It comprises two cantilevered buildings astride Orchard Road, yet on both sides, the lower floors that form Orchard Gateway’s twin shopping centres look sandwiched. Each is a glass-and-steel sliver in parenthesis—so cramped that they’re deprived of a broad façade that runs alongside Orchard Road. In fact, Orchard Gateway’s newly-opened half (squeezed between Orchard Central and 313@Sommerset) is all rear. Just like a late-century Victorian bustle, its focal point is in the behind. But unlike the bustle, there’s not much to see—a butt that doesn’t beckon. Fortunately, in the narrow front, Orchard Gateway has Hong Kong’s renowned i.t noticeably flanking the right of the entrance, like a gleaming monocle.
Opened yesterday evening, the multi-label store i.t is one of those with ‘It’ written all over. There’s the striking store front, the retro-modern interiors, and the gathering of labels that has edge even when they’re not cutting-edge. Spread over three floors, the cheerful products (with upbeat messages such as ‘Life is Cool’) and displays that border on the cute are doubtlessly conceived for a young, easy-to-influence audience. Unabashed in its youth-oriented designs and marketing, i.t entices its customers with a motley selection of labels—mostly their own—that never lags with trends. Although not necessarily a pacesetter, the store does show the way sartorially, a task made easier with their pocket-friendly price points.
A late entrant in the fashion retail scene here, i.t is a “collaboration” with Wing Tai Retail, the company that brought TopShop and Uniqlo to our shores. The first i.t opened at Wisma Atria in June last year, and now there are three stores in Singapore; each based on a fine-tuned formula that is part pop, part sub-cultural. Between hardcore Goth-inspired looks and ultra-girly himegyaru-ish femininity, there is everything youngsters would need for their academic, early-professional, as well as Instagram-centred social lives. These are clothes and accessories that not only reach i.t’s core customers; they touch the young consumer’s parents too. In the fashion hybrid that has come to define i.t’s house brands (combining diverse and existing styles to create something vaguely new), nostalgia is not omitted, and it is this that sometimes tugs at the heartstrings of the older set. A look at the shoppers at A Bathing Ape spinoff Aape will bear this out: polo shirt with micro-prints is picked up by teenage sons while fathers choose a shirt of gingham with all-over camouflage print. Inadvertently or not, i.t has narrowed the age gap and broken down social hierarchies.
The i.t store is part of the I.T Group (full-cap and lower-case usages will be explained later in the article). The company’s beginning can be traced to Hong Kong, 1988, when founder Sham Kar Wai opened his first store. His story is one of many anecdotal and crazy successes that flourished in pre-1997 Hong Kong. Young and frustrated that in the Fragrant Harbour, accoutrements associated with rebellious British styles were severely lacking, Mr Sham decided to import those labels he was partial to for himself and his friends. The beginning was a tiny shop in Causeway Bay, where Doc Martens thick-soled shoes and European editions of Levi’s jeans captivated a post-adolescent, willing-to-experiment crowd. That soon led to one of Hong Kong’s most unforgettable fashion focal-points, the multi-label store Green Peace.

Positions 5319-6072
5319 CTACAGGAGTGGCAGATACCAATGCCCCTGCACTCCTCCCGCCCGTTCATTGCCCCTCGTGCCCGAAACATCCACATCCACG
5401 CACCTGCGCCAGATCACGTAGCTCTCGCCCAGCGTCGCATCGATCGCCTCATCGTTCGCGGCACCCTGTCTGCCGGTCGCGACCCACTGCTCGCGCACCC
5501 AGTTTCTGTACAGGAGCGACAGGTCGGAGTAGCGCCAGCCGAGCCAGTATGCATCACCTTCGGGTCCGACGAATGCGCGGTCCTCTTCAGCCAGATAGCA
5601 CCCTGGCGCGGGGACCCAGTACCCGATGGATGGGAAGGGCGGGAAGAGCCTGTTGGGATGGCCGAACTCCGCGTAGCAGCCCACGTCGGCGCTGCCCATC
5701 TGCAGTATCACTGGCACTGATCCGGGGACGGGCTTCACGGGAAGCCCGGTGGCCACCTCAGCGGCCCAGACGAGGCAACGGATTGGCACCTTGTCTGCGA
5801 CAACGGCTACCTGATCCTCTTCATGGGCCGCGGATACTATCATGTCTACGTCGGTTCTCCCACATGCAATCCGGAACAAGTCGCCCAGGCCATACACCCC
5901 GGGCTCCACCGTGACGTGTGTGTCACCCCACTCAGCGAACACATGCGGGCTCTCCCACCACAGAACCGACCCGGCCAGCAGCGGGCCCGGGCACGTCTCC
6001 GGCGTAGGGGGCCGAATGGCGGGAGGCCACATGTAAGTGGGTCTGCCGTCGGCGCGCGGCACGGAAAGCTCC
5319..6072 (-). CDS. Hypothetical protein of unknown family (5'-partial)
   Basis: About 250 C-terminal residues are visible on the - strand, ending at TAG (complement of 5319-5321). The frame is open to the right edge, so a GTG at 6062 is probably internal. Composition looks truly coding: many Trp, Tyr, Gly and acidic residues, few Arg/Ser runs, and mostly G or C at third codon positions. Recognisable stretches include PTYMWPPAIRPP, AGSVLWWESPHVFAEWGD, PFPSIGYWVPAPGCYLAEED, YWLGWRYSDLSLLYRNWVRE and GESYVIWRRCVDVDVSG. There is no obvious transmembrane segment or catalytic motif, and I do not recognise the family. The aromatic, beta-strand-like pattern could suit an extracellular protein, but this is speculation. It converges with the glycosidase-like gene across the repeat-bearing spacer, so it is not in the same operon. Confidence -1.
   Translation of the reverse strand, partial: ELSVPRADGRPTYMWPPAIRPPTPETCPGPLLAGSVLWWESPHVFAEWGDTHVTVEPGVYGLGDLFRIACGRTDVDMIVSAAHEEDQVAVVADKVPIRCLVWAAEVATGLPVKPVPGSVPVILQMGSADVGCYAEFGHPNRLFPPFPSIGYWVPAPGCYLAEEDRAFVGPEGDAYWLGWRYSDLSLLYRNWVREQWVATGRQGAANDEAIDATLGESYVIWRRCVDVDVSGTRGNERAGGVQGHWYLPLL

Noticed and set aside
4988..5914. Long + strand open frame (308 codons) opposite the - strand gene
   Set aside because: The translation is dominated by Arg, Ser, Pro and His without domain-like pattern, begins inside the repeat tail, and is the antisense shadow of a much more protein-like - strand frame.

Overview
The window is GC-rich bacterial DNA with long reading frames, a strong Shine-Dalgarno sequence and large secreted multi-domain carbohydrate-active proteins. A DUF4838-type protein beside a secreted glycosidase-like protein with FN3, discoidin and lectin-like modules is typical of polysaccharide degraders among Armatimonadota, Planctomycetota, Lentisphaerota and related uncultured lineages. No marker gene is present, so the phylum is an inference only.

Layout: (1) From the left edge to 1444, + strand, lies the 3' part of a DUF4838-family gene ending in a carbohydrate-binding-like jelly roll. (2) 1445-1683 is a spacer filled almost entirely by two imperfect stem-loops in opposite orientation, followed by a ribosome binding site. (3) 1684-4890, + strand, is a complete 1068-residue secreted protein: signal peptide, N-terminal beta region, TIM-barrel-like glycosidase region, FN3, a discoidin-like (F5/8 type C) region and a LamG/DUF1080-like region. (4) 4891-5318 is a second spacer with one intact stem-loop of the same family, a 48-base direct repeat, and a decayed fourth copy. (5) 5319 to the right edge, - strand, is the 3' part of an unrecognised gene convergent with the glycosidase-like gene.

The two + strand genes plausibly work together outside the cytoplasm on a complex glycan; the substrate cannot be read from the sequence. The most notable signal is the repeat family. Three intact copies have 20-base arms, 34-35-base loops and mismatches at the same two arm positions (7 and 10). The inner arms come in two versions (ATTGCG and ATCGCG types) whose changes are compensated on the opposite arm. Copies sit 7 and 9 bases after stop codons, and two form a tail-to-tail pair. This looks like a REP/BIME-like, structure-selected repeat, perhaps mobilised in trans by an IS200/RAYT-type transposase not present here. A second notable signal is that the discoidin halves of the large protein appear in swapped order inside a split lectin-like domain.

Former actress Yau Suk Ching and husband, founder of I.T. Group, Sham Kar Wai, and celebrity guest Charlene Choi with executive director of Wing Tai Retail, Helen Khoo, at the opening of i.t. Orchard Gateway
In the early Nineties, the city’s high-end fashion scene was dominated by the grande dame Joyce, a name not quite accurately described as the Club 21 of Hong Kong. Joyce, founded by industry veteran Joyce Ma, was many times bigger and bolder (in 2003, it became part of Lane Crawford Joyce Group, a piece of an empire of the Hong Kong real estate tycoon Peter Woo). In its home city alone, Joyce was one of Giorgio Armani’s three biggest global clients of the Nineties. At its peak, it was the go-to destination for top-tier designer labels, and was where the city’s prominent stars of the golden age of Cantopop—such as the now-gone Roman Tam, Lesley Cheung, and Anita Mui—regularly visited whenever their off-stage wardrobes needed updating.
Green Peace was then an upstart, but a player cool to the core. One of their most arresting shops was a second-story space inside a now-demolished red colonial building on Peking Road (former Chater Road) in the manic Tsim Sha Tsui. While Joyce was all sleek and impeccable, Green Peace was neo-bohemian—rather ironic, considering that Ms Ma then was a regular ashram goer and a meditation practitioner. His own punk leanings not rubbing off, Mr Sham’s Green Peace leaned towards an emerging trend for globalism in which cross-border fashion cultures were stirred in a happy mix. The Peking Road store was a marriage of souk-like interior and eclectic merchandising, drawing no distinction between high and low, with a merchandise narrative that was inter-textual. Labels as diverse as Romeo Gigli and Giuliano Fujiwara were arranged, not by brand, not by country of origin, but by looks or colours or product category, on ropes above floors laid with Middle-Eastern carpets. This was a treasure throve, and, like the one Aladdin discovered, was hard to resist. Hong Kong fashionistas quickly thronged it.